Update on the proposed Corporate Collective Investment Vehicle (CCIV) framework

Recently, we released an article introducing the Federal Government’s proposal of a new corporate collective investment vehicle (CCIV) scheme which aims to create a new form of investment vehicle similar to corporate investment vehicles used overseas.

Since our article was released, the Federal Government has released the third tranche of legislation (Third Tranche) which sets out:

  1. independence requirements for depositaries of a retail CCIV;
  2. external administration procedures for a sub-fund of a CCIV;
  3. interaction with takeovers, compulsory acquisitions and buy-outs, disclosure and fundraising laws under the Corporations Act 2001(Cth) (Corporations Act);
  4. miscellaneous amendments to the Corporations Act, ASIC Act and Personal Property Securities Act to ensure that the new laws work appropriately.

Independence requirements for depositaries

Retail CCIVs must have an Australian public company that acts as a depositary for the CCIV. The depositary must have an AFS licence and holds the assets of the CCIV on trust. The Third Tranche provides three independence requirements for depositaries being:

  • a structural independence requirement that separates the depositary from the corporate director or a person that makes investment decisions for the CCIV;
  • voting/control thresholds where the depositary must not hold more than 20% of voting power in the corporate director of the CCIV; and
  • independent director requirements where directors on the board of the depositary cannot be on the board of the corporate director of the CCIV. Where there are less than 6 directors on the board of the depositary, common directors are prohibited. Where there are 6 or more directors on the board of the depositary, only one common director may sit on both boards.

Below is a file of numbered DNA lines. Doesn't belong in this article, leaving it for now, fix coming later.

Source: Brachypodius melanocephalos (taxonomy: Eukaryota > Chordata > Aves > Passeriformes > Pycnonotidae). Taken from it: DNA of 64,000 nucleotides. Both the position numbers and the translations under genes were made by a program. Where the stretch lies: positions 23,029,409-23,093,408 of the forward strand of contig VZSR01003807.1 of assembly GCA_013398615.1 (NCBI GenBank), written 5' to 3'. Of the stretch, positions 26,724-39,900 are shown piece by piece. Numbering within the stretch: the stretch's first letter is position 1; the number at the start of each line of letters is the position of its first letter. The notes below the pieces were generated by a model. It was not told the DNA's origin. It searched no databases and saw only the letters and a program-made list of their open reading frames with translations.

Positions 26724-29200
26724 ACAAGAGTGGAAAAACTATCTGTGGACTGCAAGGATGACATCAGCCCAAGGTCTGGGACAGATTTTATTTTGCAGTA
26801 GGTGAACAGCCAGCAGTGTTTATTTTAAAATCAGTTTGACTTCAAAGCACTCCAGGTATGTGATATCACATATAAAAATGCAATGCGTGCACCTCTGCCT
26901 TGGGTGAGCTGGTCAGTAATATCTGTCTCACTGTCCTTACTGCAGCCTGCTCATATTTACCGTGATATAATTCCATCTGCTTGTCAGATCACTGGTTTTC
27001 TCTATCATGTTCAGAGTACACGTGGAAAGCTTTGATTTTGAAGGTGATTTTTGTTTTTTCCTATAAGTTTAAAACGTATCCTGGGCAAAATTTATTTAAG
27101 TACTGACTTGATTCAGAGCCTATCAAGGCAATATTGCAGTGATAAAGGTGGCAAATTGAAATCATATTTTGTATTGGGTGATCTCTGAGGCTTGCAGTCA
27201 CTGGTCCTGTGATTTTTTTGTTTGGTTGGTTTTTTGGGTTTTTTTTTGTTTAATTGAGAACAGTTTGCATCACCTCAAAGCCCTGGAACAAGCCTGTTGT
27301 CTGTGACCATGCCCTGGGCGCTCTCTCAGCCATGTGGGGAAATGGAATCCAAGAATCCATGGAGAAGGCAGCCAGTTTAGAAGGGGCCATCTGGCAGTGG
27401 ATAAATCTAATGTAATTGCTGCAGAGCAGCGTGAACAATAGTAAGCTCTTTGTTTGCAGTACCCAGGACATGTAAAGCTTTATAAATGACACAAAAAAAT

A depositary must satisfy all of these requirements to be considered independent.

External administration

The Third Tranche introduces concepts of interpretation to “translate” the existing parts of the Corporations Act relating to external administration (eg. schemes of arrangement and reconstructions, receivership and liquidation provisions) to allow the CCIV provisions to operate effectively.

In a scheme of arrangement or reconstruction, the translation rules allow the sub-funds (and the underlying property) within a CCIV to be re-arranged or combined. In a receivership scenario, receivers are taken to be appointed for each sub-fund separately (keeping in line with the broad principle that each sub-fund within a CCIV is to be kept separate). In a winding up scenario, creditors (such as those serving statutory demands) must specify the sub-fund or sub-funds to which the debt relates (and if relating to multiple sub-funds, the proportion of the debt). Liquidators are also given powers to deal with the property of the sub-fund in which they are appointed (not the whole CCIV).

Takeovers, compulsory acquisitions and buy-outs, disclosure and fundraising

The takeovers, compulsory acquisitions and buy-out rules in the Corporations Act do not apply to CCIVs. The Takeovers Panel does not have jurisdiction in relation to a takeover of a CCIV or the acquisition of a relevant interest in a CCIV. However, where the CCIV is the bidder in a takeover then standard Corporations Act provisions apply.

In terms of disclosure, CCIVs are subject to the PDS disclosure regime as modified by the second tranche of draft legislation relating to CCIVs by the Federal Government.

Conclusion

The Third Tranche of legislation was released for consultation on 12 October 2018 and the consultation period closed on 26 October 2018. We will continue to keep our clients updated of these developments however it may be a while before recommendations from submissions and amended draft legislation are released.

For further information please contact Anand Sundaraj, Jon Swain, Sean Coleman or Johnson Pang.